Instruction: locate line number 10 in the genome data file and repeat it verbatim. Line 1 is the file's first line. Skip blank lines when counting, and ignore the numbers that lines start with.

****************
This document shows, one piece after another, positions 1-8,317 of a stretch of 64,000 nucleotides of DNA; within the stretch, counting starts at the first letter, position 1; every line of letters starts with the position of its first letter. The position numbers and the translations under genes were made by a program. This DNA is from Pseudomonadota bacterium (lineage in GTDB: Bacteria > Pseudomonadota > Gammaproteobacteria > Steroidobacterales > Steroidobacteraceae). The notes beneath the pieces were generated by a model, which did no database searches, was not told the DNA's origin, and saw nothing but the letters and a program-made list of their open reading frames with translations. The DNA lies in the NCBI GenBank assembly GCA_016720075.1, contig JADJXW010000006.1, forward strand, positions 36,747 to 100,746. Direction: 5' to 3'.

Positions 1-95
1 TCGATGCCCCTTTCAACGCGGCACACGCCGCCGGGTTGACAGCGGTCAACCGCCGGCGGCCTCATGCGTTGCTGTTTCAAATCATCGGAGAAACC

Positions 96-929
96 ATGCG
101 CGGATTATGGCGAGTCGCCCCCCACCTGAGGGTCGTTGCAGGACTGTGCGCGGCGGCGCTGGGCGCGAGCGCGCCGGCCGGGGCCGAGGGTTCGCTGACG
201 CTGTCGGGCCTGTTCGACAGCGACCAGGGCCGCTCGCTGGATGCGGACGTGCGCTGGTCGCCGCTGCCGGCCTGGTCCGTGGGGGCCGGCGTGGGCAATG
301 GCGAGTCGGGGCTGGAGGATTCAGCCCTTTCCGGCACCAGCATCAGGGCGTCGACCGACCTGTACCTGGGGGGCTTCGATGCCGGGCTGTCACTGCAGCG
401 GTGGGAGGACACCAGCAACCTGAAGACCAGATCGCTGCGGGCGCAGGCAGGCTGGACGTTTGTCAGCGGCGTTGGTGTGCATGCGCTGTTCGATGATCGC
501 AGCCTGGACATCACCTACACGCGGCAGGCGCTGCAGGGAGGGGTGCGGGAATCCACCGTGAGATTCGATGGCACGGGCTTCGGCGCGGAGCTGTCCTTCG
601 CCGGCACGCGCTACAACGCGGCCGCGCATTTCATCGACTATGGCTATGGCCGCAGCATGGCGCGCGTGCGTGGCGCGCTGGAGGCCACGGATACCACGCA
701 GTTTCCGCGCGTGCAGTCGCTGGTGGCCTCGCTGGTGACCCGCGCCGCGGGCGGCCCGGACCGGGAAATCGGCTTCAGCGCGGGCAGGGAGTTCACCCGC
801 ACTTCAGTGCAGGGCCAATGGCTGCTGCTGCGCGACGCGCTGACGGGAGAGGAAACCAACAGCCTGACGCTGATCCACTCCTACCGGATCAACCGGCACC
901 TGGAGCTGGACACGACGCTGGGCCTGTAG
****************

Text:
501 AGCCTGGACATCACCTACACGCGGCAGGCGCTGCAGGGAGGGGTGCGGGAATCCACCGTGAGATTCGATGGCACGGGCTTCGGCGCGGAGCTGTCCTTCG